Iran reaffirms support for Syria´s Assad; U.S. warns of proxy war (LA TIMES) By Patrick J. McDonnell BEIRUT, LEBANON 08/08/12)
LOS ANGELES TIMES
LOS ANGELES TIMES Articles-Index-Top
Iran´s security chief, Saeed Jalili, meets with Bashar Assad in
Syria. Hillary Rodham Clinton warns outsiders against sending in
BEIRUT ó Iran´stop security official on Tuesday reaffirmed
Tehran´ssupport for Syrian President Bashar Assad as the United
States warned of a potential proxy war in Syria and an influx of
terrorists to the strife-torn nation.
Iran´s security chief, Saeed Jalili, met in Damascus with Assad, who
appeared on state television for the first time in two weeks. His
absence had spurred rumors that Assad may have left the Syrian
capital amid soaring violence and after a bombing last month killed
four of his top aides.
Assad told the Iranian official that "foreign powers" were
supplying "terrorists" with weapons, a clear reference to U.S. allies
such as Saudi Arabia, Qatar and Turkey, which have provided aid to
rebels seeking to overthrow Assad´s government.
On a visit to South Africa, U.S. Secretary of State Hillary Rodham
Clinton was also warning about terrorist infiltration of Syria and
interference by outsiders.
"Those who are attempting to exploit the misery of the Syrian people,
whether by sending in proxies or sending in terrorist fighters, must
recognize that that will not be tolerated," the top U.S. diplomat
Clinton did not specify what nations or groups were fomenting strife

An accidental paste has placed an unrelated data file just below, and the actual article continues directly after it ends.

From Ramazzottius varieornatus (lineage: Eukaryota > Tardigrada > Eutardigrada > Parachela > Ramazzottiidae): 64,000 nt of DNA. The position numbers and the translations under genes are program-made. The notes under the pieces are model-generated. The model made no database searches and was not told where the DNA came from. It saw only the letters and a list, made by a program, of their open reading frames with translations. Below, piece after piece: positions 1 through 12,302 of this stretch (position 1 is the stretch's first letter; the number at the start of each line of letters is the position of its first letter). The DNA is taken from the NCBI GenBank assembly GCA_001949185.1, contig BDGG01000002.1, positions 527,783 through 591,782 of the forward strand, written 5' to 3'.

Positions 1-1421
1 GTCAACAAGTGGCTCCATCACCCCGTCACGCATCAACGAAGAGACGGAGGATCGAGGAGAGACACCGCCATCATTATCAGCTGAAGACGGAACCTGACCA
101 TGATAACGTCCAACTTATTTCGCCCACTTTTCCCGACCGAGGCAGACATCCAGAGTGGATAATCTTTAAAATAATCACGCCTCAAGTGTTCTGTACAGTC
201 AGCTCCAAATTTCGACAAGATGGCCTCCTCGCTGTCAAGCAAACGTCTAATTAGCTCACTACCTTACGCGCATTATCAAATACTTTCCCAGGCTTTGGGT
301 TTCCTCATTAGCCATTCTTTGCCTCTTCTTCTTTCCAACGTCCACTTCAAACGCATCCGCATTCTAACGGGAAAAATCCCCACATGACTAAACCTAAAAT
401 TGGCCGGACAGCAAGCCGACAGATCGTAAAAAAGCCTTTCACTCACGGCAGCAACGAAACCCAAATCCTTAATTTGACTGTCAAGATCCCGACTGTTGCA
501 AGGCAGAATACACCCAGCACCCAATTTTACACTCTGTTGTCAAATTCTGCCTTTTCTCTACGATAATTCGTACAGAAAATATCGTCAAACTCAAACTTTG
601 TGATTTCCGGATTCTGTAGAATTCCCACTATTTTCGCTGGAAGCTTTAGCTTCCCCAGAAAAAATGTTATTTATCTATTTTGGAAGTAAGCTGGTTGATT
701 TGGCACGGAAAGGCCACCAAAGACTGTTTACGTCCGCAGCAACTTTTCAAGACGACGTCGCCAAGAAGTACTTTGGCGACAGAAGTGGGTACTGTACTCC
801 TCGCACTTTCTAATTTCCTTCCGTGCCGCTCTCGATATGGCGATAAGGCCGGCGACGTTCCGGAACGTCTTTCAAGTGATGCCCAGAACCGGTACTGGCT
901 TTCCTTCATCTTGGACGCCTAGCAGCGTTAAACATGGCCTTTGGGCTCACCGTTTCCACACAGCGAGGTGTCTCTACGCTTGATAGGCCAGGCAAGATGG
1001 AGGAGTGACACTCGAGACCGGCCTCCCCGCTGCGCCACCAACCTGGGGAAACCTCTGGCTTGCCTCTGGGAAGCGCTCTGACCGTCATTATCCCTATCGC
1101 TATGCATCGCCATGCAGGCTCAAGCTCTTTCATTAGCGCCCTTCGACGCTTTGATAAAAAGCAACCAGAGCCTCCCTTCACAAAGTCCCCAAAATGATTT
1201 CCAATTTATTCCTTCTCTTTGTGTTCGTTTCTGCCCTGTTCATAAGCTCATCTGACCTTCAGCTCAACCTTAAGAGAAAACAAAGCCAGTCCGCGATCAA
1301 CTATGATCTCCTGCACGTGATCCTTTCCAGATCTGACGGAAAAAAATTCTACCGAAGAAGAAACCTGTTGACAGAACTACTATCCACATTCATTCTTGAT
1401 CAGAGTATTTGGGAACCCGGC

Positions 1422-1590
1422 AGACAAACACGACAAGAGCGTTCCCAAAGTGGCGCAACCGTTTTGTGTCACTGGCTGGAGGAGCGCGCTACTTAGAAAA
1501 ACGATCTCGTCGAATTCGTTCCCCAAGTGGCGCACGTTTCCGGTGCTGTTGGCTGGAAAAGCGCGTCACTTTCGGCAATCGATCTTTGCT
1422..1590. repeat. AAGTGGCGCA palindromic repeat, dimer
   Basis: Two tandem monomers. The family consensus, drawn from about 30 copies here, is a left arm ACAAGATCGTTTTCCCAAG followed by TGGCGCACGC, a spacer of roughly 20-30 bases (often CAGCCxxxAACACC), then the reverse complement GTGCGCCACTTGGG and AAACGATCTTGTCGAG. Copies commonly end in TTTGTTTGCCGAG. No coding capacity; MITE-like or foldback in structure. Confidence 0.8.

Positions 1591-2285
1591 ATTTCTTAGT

in Syria. Later, a State Department spokesman, Patrick Ventrell, also
did not offer details when asked about Clinton´s comments.
"We´re talking about the type of extremists and terrorists that would
throw further fuel on the fire and kill more innocent Syrians,"
Ventrell told reporters in Washington.
Western officials have expressed concern about an influx of Islamic
militants to fight alongside Western-backed rebels seeking to oust
Iran and its Lebanese ally, Hezbollah, both staunch supporters of
Assad, have consistently denied providing any military assistance to
the Syrian government.
However, rebels in Syria have long accused Iran and Hezbollah of
providing aid to Assad.
The United States has publicly assailed what it calls
Tehran´s "destructive behavior" in Syria.
Over the weekend, a rebel brigade said that 48 Iranians captured
Saturday by insurgents near Damascus were militiamen on
a "reconnaissance mission." The rebels threatened to execute the
Iran says the captives are religious pilgrims, and it has demanded
On Tuesday, Iran called on the United States and other nations
backing the Syrian opposition to use their influence to win the
freedom of the Iranians.
"Kidnapping innocent people is not acceptable anywhere in the world,"
Jalili, who is also Iran´s top nuclear negotiator, said in Damascus.
His visit to Syria appeared to be part of a diplomatic offensive by
Tehran aimed at freeing the captives.
U.S. officials don´t know who the captured Iranians are, State
Department spokesman Ventrell said.
It is unclear whether the Syrian rebel group has made any demands in
exchange for the release of the Iranians. A posting on a rebel social
media site indicated that three of the captives were killed this week
in government shelling, but that report remained unconfirmed.
In another effort to help secure the release of the captives, Iranian
Foreign Minister Ali Akbar Salehi arrived Tuesday in Ankara, Turkey,
for talks with his Turkish counterpart, Ahmet Davutoglu. Iran is
seeking help from Turkey and Qatar, major backers of the Syrian
opposition. Special correspondent Ramin Mostaghim in Tehran
contributed to this report. (Copyright © 2012 Los Angeles Times
Return to Top
MATERIAL REPRODUCED FOR EDUCATIONAL PURPOSES ONLY